Joseph S. Ross, MD, MHS, is an Associate Professor of Medicine (General Medicine) and of Public Health (Health Policy and Management), a member of the Center for Outcomes Research and Evaluation at the Yale-New Haven Hospital, and an Assistant Director of the Robert Wood Johnson Foundation’s Clinical Scholars program at Yale. He completed his undergraduate degrees in biological science: neuroscience and psychology at the University of Rochester and his medical degree at the Albert Einstein College of Medicine, Bronx, NY. After completing his post-graduate training in primary care internal medicine at Montefiore Medical Center in Bronx, NY, Dr. Ross was a fellow in the Robert Wood Johnson Foundation Clinical Scholars program at Yale University, earning a Master’s degree in health sciences research. Using health services research methods, Dr. Ross’s research focuses on examining factors which affect the use or delivery of recommended ambulatory care services for older adults and other vulnerable populations, evaluating the impact of state and federal policies on the delivery of appropriate and higher quality care, and issues related to pharmaceutical and medical device evidence development, postmarket surveillance, and practice adoption/de-adoption. In addition, he collaborates with a multi-disciplinary team of investigators under contract for the Centers for Medicare and Medicaid Services to develop statistical models that are used to measure and publicly report hospital and ambulatory care clinical outcomes using administrative data. Dr. Ross is currently an Associate Editor at JAMA Internal Medicine.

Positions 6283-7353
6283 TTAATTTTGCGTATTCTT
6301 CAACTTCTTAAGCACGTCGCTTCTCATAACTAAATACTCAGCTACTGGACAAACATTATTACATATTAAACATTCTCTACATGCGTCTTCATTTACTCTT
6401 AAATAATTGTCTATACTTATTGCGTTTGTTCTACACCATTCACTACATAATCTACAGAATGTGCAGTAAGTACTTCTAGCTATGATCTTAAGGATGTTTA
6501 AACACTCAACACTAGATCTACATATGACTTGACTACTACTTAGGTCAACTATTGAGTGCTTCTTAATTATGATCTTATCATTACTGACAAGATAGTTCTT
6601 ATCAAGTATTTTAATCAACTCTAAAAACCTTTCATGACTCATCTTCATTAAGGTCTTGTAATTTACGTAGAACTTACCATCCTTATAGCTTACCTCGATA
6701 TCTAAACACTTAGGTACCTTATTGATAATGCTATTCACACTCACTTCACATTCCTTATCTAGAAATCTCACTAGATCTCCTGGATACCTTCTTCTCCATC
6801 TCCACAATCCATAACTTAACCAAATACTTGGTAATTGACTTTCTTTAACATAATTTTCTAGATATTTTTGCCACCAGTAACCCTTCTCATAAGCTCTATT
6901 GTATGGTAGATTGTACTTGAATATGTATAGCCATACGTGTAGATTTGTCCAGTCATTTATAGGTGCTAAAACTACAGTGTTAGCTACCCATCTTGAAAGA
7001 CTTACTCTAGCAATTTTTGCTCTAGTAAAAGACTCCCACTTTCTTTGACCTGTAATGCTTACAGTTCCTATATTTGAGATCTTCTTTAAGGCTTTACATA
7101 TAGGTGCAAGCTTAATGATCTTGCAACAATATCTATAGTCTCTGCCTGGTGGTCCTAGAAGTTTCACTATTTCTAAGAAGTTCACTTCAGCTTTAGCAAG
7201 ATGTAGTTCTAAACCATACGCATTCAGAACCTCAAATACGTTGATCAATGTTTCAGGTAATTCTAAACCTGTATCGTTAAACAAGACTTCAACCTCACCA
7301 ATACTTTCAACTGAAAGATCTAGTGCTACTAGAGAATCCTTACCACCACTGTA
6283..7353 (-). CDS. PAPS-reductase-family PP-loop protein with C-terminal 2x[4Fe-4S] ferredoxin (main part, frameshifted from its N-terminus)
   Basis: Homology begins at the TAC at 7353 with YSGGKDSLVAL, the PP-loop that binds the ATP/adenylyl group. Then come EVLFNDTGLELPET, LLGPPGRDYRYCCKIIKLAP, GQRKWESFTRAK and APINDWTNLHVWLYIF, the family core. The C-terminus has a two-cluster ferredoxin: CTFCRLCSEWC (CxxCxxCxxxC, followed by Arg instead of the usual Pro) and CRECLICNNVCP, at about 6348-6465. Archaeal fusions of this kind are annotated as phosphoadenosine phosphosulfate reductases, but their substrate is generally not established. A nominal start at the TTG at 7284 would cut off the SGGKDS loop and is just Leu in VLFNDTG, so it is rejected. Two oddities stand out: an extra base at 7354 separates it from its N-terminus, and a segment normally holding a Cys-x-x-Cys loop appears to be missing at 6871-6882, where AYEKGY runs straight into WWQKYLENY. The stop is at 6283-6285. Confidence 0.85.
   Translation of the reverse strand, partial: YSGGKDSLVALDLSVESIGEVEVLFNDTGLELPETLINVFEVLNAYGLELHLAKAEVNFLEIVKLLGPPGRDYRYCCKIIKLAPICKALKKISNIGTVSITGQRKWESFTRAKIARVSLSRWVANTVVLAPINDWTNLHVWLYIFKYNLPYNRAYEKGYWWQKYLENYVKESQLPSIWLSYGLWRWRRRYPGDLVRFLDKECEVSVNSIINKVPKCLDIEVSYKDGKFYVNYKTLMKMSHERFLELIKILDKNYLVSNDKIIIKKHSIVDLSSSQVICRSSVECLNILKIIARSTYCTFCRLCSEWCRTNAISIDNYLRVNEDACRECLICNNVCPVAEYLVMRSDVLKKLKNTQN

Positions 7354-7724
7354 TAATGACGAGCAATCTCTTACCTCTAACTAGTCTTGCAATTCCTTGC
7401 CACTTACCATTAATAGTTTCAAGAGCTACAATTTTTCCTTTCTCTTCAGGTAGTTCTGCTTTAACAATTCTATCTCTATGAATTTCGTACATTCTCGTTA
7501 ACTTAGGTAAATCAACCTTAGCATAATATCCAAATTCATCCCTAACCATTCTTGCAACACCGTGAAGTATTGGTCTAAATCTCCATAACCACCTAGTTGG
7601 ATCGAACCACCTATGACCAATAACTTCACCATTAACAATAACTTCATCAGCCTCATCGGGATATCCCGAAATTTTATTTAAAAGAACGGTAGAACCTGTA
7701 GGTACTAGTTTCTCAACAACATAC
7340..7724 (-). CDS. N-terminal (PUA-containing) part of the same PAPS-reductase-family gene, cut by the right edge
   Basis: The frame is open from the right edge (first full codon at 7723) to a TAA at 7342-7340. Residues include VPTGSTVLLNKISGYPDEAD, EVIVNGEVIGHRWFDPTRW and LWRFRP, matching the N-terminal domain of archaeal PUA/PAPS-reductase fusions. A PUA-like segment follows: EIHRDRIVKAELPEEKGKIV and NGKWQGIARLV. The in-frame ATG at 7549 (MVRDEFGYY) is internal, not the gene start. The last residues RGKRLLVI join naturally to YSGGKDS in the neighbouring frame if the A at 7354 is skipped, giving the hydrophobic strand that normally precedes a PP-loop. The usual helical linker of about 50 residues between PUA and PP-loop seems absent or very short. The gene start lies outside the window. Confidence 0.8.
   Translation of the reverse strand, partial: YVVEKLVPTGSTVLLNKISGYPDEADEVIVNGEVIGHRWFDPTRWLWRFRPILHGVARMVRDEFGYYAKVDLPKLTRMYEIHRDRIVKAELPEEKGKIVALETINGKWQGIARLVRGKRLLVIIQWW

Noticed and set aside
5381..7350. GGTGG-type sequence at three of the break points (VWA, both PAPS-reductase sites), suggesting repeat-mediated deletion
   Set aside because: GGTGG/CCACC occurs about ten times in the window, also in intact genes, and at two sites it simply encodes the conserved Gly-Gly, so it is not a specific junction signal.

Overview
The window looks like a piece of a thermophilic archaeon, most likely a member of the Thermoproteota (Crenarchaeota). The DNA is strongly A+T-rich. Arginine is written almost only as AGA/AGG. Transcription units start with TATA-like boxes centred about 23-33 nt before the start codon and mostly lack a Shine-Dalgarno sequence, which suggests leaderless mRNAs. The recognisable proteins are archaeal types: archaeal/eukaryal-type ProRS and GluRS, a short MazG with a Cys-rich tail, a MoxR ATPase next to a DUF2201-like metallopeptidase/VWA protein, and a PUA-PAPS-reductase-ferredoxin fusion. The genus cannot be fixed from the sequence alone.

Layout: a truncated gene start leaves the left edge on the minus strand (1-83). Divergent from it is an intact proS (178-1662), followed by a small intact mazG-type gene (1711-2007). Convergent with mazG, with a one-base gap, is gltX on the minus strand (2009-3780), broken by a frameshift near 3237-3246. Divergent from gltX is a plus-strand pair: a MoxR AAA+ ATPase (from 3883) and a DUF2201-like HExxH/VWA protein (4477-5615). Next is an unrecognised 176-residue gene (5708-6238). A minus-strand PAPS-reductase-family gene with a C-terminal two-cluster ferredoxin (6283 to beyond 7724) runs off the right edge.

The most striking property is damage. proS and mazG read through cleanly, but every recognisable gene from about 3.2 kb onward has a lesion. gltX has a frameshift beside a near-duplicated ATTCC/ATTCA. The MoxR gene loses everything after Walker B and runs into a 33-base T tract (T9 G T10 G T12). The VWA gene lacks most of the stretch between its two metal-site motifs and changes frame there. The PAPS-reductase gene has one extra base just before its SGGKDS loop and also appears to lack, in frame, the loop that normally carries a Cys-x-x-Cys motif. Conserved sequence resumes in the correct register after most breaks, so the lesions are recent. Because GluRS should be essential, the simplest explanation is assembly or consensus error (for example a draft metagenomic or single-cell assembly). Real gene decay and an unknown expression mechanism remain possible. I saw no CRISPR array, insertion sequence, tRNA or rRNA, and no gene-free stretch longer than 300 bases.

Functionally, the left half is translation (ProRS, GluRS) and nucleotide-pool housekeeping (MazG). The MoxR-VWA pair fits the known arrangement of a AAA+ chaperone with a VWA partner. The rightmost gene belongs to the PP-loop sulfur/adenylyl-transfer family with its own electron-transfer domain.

Robin Whittemore, PhD, APRN is an Associate Professor at Yale School of Nursing. She received her BSN from the University of Bridgeport in 1978, a MSN from the University of Connecticut in 1991, and a PhD in nursing from Boston College in 2000. She has held progressive academic and research appointments as Lecturer at the University of Connecticut, University Fellow at Boston College, Post Doctoral Fellow at Yale School of Nursing, and Research Scientist at Yale School of Nursing.